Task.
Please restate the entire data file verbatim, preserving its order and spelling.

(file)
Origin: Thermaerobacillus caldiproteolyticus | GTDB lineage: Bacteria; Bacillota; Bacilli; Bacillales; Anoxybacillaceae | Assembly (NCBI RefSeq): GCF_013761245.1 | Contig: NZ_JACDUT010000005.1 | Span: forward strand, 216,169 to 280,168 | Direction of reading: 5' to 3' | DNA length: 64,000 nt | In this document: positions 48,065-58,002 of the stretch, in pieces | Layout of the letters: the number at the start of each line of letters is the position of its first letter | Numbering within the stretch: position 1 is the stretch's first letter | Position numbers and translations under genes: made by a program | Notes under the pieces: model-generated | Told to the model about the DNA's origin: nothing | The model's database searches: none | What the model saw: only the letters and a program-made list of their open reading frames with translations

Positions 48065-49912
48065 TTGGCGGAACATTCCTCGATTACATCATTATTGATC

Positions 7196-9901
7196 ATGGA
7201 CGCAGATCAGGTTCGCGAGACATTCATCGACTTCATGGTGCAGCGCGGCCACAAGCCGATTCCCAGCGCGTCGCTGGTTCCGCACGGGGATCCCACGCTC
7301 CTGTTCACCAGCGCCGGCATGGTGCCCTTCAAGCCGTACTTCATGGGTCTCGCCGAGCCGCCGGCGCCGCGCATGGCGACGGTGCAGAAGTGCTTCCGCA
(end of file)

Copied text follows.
Origin: Thermaerobacillus caldiproteolyticus | GTDB lineage: Bacteria; Bacillota; Bacilli; Bacillales; Anoxybacillaceae | Assembly (NCBI RefSeq): GCF_013761245.1 | Contig: NZ_JACDUT010000005.1 | Span: forward strand, 216,169 to 280,168 | Direction of reading: 5' to 3' | DNA length: 64,000 nt | In this document: positions 48,065-58,002 of the stretch, in pieces | Layout of the letters: the number at the start of each line of letters is the position of its first letter | Numbering within the stretch: position 1 is the stretch's first letter | Position numbers and translations under genes: made by a program | Notes under the pieces: model-generated | Told to the model about the DNA's origin: nothing | The model's database searches: none | What the model saw: only the letters and a program-made list of their open reading frames with translations

Positions 48065-49912
48065 TTGGCGGAACATTCCTCGATTACATCATTATTGATC

Positions 7196-9901
7196 ATGGA
7201 CGCAGATCAGGTTCGCGAGACATTCATCGACTTCATGGTGCAGCGCGGCCACAAGCCGATTCCCAGCGCGTCGCTGGTTCCGCACGGGGATCCCACGCTC
7301 CTGTTCACCAGCGCCGGCATGGTGCCCTTCAAGCCGTACTTCATGGGTCTCGCCGAGCCGCCGGCGCCGCGCATGGCGACGGTGCAGAAGTGCTTCCGCA